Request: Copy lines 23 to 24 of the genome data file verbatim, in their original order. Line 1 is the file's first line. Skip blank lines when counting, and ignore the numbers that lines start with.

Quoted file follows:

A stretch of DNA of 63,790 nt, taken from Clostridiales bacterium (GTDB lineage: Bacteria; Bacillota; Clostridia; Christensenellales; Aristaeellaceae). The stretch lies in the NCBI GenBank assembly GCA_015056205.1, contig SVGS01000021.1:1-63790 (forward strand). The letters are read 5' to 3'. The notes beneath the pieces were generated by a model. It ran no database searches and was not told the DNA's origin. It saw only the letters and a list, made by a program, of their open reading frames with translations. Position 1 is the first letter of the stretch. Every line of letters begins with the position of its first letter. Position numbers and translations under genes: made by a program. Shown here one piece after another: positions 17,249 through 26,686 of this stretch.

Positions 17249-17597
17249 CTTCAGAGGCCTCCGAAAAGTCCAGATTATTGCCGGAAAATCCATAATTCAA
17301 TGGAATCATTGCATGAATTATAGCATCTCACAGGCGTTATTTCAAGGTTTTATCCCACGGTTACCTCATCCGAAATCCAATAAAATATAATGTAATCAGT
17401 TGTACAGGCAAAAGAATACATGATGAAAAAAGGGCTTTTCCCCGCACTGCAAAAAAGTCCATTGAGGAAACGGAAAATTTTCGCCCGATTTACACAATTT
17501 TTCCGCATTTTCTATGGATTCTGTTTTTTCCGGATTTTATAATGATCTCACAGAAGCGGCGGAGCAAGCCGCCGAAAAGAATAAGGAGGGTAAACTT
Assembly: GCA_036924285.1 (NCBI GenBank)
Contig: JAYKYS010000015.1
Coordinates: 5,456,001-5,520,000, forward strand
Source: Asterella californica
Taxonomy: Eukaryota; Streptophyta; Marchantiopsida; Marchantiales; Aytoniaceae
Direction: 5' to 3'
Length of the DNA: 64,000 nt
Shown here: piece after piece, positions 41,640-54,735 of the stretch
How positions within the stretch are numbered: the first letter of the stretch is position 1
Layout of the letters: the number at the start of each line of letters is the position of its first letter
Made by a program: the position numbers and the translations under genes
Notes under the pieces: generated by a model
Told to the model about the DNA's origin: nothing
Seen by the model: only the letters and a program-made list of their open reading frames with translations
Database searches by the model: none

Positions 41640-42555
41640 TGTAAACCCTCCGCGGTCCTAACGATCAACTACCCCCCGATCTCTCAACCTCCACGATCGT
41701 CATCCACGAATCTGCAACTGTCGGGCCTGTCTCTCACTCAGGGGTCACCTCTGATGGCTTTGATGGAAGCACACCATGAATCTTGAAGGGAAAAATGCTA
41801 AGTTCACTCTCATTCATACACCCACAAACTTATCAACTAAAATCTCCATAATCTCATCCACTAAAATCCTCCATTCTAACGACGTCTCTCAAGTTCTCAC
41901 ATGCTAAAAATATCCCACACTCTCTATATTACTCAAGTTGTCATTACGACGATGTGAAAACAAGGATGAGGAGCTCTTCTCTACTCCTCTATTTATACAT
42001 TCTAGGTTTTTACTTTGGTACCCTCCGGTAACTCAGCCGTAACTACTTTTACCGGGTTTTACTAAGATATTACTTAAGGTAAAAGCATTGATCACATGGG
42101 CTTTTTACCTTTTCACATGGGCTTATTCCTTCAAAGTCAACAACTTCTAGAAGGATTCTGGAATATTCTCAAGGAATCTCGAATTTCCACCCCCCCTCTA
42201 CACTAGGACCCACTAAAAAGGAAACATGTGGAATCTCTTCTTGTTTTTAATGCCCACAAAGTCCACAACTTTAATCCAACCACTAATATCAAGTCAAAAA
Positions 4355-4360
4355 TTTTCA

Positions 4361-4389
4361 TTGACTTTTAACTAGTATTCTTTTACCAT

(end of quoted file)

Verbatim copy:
41640 TGTAAACCCTCCGCGGTCCTAACGATCAACTACCCCCCGATCTCTCAACCTCCACGATCGT
41701 CATCCACGAATCTGCAACTGTCGGGCCTGTCTCTCACTCAGGGGTCACCTCTGATGGCTTTGATGGAAGCACACCATGAATCTTGAAGGGAAAAATGCTA